Effects of anthropogenic land use and associated stressors on stream ecosystems
- World’s ecosystems are under great pressure satisfying anthropogenic demands, with freshwaters being of central importance. The Millennium Ecosystem Assessment has identified anthropogenic land use and associated stressors as main drivers in jeopardizing stream ecosystem functions and the
biodiversity supported by freshwaters. Adverse effects on the biodiversity of freshwater organisms, such as macroinvertebrates, may propagate to fundamental ecosystem functions, such as organic matter breakdown (OMB) with potentially severe consequences for ecosystem services. In order to adequately protect and preserve freshwater ecosystems, investigations regarding potential and observed as well as direct and indirect effects of anthropogenic land use and associated stressors (e.g. nutrients, pesticides or heavy metals) on ecosystem functioning and stream biodiversity are needed. While greater species diversity most likely benefits ecosystem functions, the direction and magnitude of changes in ecosystem functioning depends primarily on species functional traits. In this context, the functional diversity of stream organisms has been suggested to be a more suitable predictor of changes in ecosystem functions than taxonomic diversity.
The thesis aims at investigating effects of anthropogenic land use on (i) three ecosystem functions by anthropogenic toxicants to identify effect thresholds (chapter 2), (ii) the organic matter breakdown by three land use categories to identify effects on the functional level (chapter 3) and (iii)on the stream community along an established land-use gradient to identify effects on the community level.
In chapter 2, I reviewed the literature regarding pesticide and heavy metal effects on OMB, primary production and community respiration. From each reviewed study that met inclusion criteria, the toxicant concentration resulting in a reduction of at least 20% in an ecosystem function was standardized based on laboratory toxicity data. Effect thresholds were based on the relationship between ecosystem functions and standardized concentration-effect relationships. The analysis revealed that more than one third of pesticide observations indicated reductions in ecosystem functions at concentrations that are assumed being protective in regulation. However, high variation within and between studies hampered the derivation of a concentration-effect relationship and thus effect thresholds.
In chapter 3, I conducted a field study to determine the microbial and invertebrate-mediated OMB by deploying fine and coarse mesh leaf bags in streams with forested, agricultural, vinicultural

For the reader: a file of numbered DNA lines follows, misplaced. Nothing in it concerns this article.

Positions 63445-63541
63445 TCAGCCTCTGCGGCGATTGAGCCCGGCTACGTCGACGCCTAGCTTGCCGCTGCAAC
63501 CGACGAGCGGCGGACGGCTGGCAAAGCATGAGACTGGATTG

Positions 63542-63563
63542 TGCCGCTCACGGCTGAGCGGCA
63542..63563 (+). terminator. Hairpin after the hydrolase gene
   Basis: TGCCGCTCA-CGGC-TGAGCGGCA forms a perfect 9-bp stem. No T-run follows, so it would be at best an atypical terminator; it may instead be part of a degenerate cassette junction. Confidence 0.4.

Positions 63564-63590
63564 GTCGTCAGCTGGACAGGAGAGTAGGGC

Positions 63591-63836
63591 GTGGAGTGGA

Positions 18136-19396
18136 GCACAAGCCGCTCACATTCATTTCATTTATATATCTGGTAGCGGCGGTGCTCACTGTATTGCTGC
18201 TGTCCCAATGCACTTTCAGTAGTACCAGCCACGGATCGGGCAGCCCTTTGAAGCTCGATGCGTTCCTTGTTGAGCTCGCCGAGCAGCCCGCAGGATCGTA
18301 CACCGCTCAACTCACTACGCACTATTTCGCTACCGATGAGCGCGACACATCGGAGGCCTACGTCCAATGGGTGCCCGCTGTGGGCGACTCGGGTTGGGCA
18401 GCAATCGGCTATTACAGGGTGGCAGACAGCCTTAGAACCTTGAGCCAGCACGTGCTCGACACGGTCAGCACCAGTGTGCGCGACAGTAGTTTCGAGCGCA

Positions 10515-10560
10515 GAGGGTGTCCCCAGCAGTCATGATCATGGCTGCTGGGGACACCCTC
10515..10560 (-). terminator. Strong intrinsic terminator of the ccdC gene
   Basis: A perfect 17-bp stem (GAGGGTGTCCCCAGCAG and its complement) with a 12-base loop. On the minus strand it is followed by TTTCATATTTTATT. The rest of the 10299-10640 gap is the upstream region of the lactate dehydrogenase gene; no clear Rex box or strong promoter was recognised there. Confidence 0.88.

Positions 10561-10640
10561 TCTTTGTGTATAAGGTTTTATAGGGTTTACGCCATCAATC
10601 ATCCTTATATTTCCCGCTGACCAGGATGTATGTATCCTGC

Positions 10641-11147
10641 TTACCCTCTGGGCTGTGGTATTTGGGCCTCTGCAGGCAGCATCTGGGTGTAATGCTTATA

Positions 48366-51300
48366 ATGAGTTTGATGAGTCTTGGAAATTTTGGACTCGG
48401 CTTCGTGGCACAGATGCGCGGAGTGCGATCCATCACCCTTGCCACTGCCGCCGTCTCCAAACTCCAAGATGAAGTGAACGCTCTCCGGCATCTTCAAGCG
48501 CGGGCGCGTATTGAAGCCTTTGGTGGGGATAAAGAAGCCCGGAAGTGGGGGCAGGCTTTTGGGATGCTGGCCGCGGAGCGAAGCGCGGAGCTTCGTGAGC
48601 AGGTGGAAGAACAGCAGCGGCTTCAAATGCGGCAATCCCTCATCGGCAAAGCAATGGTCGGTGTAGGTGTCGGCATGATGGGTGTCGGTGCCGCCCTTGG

and urban riparian land use. Additionally, physicochemical, geographical and habitat parameters were monitored to explain potential differences in OMB among land use types and sites. Regarding results, only microbial OMB differed between land use types. The microbial OMB showed a negative relationship with pH while the invertebrate-mediated OMB was positively related to tree cover. OMB responded to stressor gradients rather than directly to land use.
In chapter 4, macroinvertebrates were sampled in concert with leaf bag deployment and after species identification (i) the taxonomic diversity in terms of Simpson diversity and total taxonomic
richness (TTR) and (ii) the functional diversity in terms of bio-ecological traits and Rao’s quadratic entropy was determined for each community. Additionally, a land-use gradient was established and the response of the taxonomic and functional diversity of invertebrate communities along this gradient was investigated to examine whether these two metrics of biodiversity are predictive for the rate of OMB. Neither bio-ecological traits nor the functional diversity showed a significant relationship with
OMB. Although, TTR decreased with increasing anthropogenic stress and also the community structure and 26 % of bio-ecological traits were significantly related to the stress gradient, any of these shifts propagated to OMB.
Our results show that the complexity of real-world situations in freshwater ecosystems impedes the effect assessment of chemicals and land use for functional endpoints, and consequently our potential to predict changes. We conclude that current safety factors used in chemical risk assessment may not be sufficient for pesticides to protect functional endpoints. Furthermore, simplifying real-world stressor gradients into few land use categories was unsuitable to predict and quantify losses in OMB. Thus, the monitoring of specific stressors may be more relevant than crude land use categories to detect effects on ecosystem functions. This may, however, limit the large scale assessment of the status of OMB. Finally, despite several functional changes in the communities the functional diversity over several trait modalities remained similar. Neither taxonomic nor functional diversity were suitable predictors of OMB. Thus, when understanding anthropogenic impacts on the linkage between biodiversity and ecosystem functioning is of main interest, focusing on diversity metrics that are clearly linked to the stressor in question (Jackson et al. 2016) or integrating taxonomic and functional metrics (Mondy et al., 2012) might enhance our predictive capacity.